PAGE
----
During a large-scale disaster, the response of any community's emergency services may be delayed or overwhelmed for a variety of reasons. This leaves the citizens of the community - family, neighbors, and co-workers - to provide for their own well-being and safety until professional responders arrive. This very reality is the cornerstone of the Community Emergency Response Team (CERT) program.
The goal of the CERT program is to provide the private citizens who complete the course with the basic skills that they will need to respond to their community's immediate needs in the aftermath of a disaster, when emergency services are not immediately available. By working together, CERTs can assist in saving lives and protecting property using the basic techniques in this course.
The CERT program is about readiness, people helping people, rescuer safety, and doing the greatest good for the greatest number. The program provides a positive and realistic approach to emergency and disaster situations where citizens will be initially on their own and their actions can make a difference. CERT is a community based volunteer effort and is a component of the Citizen Corps program.
The CERT program strives to present citizens with the facts about what to expect following a major disaster in their community and to deliver the message about their responsibility for mitigation and preparedness. Through didactic and hands-on sessions they receive training in needed life saving skills with emphasis on decision making, rescuer safety, and doing the greatest good for the greatest number. Lastly, local CERT program managers will likely organize teams so that they are an extension of first responder services offering immediate help to victims until professional services arrive.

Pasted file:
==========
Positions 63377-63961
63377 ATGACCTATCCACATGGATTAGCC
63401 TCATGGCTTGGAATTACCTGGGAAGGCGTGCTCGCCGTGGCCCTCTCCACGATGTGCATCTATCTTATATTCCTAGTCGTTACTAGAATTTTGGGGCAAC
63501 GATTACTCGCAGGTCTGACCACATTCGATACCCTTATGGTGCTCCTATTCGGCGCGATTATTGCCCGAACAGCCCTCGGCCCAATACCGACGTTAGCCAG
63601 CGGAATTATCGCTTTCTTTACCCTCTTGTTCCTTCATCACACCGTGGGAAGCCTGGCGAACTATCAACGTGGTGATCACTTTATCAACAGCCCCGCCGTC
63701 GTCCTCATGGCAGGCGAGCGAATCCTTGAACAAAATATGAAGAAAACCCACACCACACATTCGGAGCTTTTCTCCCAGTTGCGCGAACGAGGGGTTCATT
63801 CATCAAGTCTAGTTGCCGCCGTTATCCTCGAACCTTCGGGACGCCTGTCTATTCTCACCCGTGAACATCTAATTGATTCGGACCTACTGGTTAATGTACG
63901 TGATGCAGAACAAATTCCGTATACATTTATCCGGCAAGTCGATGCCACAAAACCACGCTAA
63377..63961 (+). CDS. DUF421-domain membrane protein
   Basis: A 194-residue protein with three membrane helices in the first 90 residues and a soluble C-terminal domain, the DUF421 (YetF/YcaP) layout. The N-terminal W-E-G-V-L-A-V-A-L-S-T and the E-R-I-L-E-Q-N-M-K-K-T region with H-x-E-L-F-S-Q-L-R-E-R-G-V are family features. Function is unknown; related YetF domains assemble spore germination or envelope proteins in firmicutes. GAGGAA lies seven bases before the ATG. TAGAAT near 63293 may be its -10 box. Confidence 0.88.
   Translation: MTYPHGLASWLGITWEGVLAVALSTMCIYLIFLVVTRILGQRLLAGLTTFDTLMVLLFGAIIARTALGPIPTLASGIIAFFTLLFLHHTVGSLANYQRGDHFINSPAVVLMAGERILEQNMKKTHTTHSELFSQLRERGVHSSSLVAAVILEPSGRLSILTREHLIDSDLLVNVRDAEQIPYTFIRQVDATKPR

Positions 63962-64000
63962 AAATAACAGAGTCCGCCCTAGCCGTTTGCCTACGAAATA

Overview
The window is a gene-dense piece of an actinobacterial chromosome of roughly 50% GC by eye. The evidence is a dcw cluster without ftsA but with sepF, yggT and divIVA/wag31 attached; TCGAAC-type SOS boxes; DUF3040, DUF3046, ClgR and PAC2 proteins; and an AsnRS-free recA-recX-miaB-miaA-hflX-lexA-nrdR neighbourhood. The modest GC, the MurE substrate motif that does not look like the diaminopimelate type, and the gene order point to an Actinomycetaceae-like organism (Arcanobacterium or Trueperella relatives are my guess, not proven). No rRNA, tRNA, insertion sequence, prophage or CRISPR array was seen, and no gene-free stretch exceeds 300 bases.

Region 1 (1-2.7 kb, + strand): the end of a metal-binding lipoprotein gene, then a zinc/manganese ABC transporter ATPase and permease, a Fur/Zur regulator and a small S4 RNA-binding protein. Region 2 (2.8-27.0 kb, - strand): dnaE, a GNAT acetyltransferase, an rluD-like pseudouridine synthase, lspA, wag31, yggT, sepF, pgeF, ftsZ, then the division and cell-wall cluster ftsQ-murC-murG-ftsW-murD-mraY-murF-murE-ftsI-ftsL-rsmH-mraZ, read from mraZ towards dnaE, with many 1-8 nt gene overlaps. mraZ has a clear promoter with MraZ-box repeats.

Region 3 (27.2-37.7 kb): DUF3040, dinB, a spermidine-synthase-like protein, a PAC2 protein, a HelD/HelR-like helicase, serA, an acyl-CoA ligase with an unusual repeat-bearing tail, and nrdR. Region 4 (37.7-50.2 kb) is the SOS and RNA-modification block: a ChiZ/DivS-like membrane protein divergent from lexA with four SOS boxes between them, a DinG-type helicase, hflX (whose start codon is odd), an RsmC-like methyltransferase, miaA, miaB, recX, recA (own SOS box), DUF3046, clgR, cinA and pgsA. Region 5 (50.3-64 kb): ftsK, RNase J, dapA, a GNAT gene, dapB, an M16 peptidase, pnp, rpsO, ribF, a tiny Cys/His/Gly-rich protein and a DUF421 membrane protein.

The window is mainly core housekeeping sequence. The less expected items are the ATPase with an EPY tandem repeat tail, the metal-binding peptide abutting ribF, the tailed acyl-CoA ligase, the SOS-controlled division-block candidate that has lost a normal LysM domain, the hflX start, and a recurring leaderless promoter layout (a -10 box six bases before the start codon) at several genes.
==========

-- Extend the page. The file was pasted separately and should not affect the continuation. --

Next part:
The basic CERT program encompasses nine units:
- Emergency Preparedness
- Fire Safety
- Emergency Medical Operations I
- Emergency Medical Operations II
- Light Search and Rescue Operations
- CERT Organization
- Disaster Psychology
- Terrorism and CERT
- Disaster Simulation
These units are intended to be delivered in 2.5 to 3 hour blocks during once-per-week evening sessions.
Where the team aspect of CERT may not be applicable to various communities in New York State, we stress the benefits that the CERT training will provide for individual, family, and workplace preparedness. Either way, coordination with local Citizen Corps Councils (if in place) and local emergency services agencies/organizations is a critical relationship. These partnerships ensure that CERTs are not working independently or contrary to the local emergency response. Local Citizen Corps Councils and local emergency services will establish the operating procedures for CERTs specific to their communities.
Administered by the New York State Office of Emergency Management (NYS OEM), the State's responsibilities of the CERT program include training and qualifying CERT instructors through state-wide Train-the-Trainer programs and coordinating the CERT curriculum for New York State. OEM is also responsible for administering any CERT grants that may be formulated by the Federal Government.
Since the CERT program is an initiative that needs to be coordinated locally, local governments are responsible for course delivery, team/program management, and material and equipment costs.
A variety of funding sources exist to help defray the start-up and maintenance costs of a CERT program:
- Some communities build costs into their budget, while others charge participants to cover costs for instructors and course materials.
- In some communities, CERT organizations have filed for 501(C)3 (non-profit organization) status, thus allowing them to do fund raising. Also, government entities are usually able to conduct fundraising activities for community programs.
- Grants have been made available by the federal government to assist communities in their CERT programs. Grant information will be posted on this website as soon as it is available.